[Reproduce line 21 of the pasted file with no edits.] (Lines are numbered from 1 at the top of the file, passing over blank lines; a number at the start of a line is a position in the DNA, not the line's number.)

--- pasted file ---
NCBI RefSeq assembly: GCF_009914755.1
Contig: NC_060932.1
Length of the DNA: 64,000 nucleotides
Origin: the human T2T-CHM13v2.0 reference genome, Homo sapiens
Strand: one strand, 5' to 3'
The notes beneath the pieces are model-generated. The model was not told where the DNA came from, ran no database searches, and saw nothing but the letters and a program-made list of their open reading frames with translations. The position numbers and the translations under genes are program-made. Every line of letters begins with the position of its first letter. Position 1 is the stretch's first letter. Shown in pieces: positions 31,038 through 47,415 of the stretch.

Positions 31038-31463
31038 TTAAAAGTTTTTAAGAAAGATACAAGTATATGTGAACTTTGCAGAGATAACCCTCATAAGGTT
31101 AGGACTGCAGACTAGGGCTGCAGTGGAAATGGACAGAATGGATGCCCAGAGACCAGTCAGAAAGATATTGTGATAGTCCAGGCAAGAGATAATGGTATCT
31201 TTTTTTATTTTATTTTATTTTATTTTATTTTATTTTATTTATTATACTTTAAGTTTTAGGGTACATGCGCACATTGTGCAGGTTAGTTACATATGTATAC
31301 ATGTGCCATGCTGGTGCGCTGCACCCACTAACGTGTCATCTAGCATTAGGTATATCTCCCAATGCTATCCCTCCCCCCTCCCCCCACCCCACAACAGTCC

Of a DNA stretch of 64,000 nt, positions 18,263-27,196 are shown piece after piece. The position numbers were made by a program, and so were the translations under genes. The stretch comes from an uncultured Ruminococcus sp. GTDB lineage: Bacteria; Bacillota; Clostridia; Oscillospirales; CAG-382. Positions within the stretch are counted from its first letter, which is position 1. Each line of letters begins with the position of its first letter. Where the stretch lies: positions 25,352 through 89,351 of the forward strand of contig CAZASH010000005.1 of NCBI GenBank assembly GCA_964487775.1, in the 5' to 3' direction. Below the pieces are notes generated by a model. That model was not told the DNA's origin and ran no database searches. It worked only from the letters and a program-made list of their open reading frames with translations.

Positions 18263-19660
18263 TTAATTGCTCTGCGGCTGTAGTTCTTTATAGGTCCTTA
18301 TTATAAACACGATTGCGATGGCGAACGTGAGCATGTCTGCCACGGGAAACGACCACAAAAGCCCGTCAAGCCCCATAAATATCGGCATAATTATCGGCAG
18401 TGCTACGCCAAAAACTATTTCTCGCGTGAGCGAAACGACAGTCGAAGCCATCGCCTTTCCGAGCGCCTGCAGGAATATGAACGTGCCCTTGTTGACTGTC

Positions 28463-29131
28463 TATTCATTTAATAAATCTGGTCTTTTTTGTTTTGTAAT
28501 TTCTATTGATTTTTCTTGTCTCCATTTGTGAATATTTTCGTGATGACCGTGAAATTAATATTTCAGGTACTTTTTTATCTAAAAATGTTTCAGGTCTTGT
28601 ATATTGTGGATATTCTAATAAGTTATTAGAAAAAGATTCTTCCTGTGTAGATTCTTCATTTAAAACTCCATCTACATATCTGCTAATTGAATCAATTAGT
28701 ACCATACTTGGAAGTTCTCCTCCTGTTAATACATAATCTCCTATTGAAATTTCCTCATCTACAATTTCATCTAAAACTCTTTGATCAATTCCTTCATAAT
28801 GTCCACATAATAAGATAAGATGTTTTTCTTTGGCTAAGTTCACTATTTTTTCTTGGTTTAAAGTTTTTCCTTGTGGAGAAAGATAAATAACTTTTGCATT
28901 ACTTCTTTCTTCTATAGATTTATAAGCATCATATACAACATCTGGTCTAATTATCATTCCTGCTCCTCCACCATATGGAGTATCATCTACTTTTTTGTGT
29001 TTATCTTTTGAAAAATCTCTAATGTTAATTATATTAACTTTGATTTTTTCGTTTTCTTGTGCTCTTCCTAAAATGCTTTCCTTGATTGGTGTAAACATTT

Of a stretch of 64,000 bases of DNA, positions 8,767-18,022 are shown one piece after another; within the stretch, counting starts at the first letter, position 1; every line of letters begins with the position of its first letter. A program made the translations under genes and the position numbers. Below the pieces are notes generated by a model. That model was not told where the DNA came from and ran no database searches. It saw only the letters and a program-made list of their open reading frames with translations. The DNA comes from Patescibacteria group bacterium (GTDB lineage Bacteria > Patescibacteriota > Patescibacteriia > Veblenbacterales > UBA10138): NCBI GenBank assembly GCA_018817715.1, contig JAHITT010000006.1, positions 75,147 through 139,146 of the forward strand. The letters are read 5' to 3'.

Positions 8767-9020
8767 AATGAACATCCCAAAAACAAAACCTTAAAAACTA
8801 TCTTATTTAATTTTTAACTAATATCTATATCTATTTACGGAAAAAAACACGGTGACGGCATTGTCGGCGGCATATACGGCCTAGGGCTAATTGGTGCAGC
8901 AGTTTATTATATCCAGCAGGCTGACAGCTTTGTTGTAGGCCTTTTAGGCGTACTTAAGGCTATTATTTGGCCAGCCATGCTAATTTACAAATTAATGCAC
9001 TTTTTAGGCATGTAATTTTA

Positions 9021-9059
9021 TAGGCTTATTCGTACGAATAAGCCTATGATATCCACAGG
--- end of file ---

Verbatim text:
28701 ACCATACTTGGAAGTTCTCCTCCTGTTAATACATAATCTCCTATTGAAATTTCCTCATCTACAATTTCATCTAAAACTCTTTGATCAATTCCTTCATAAT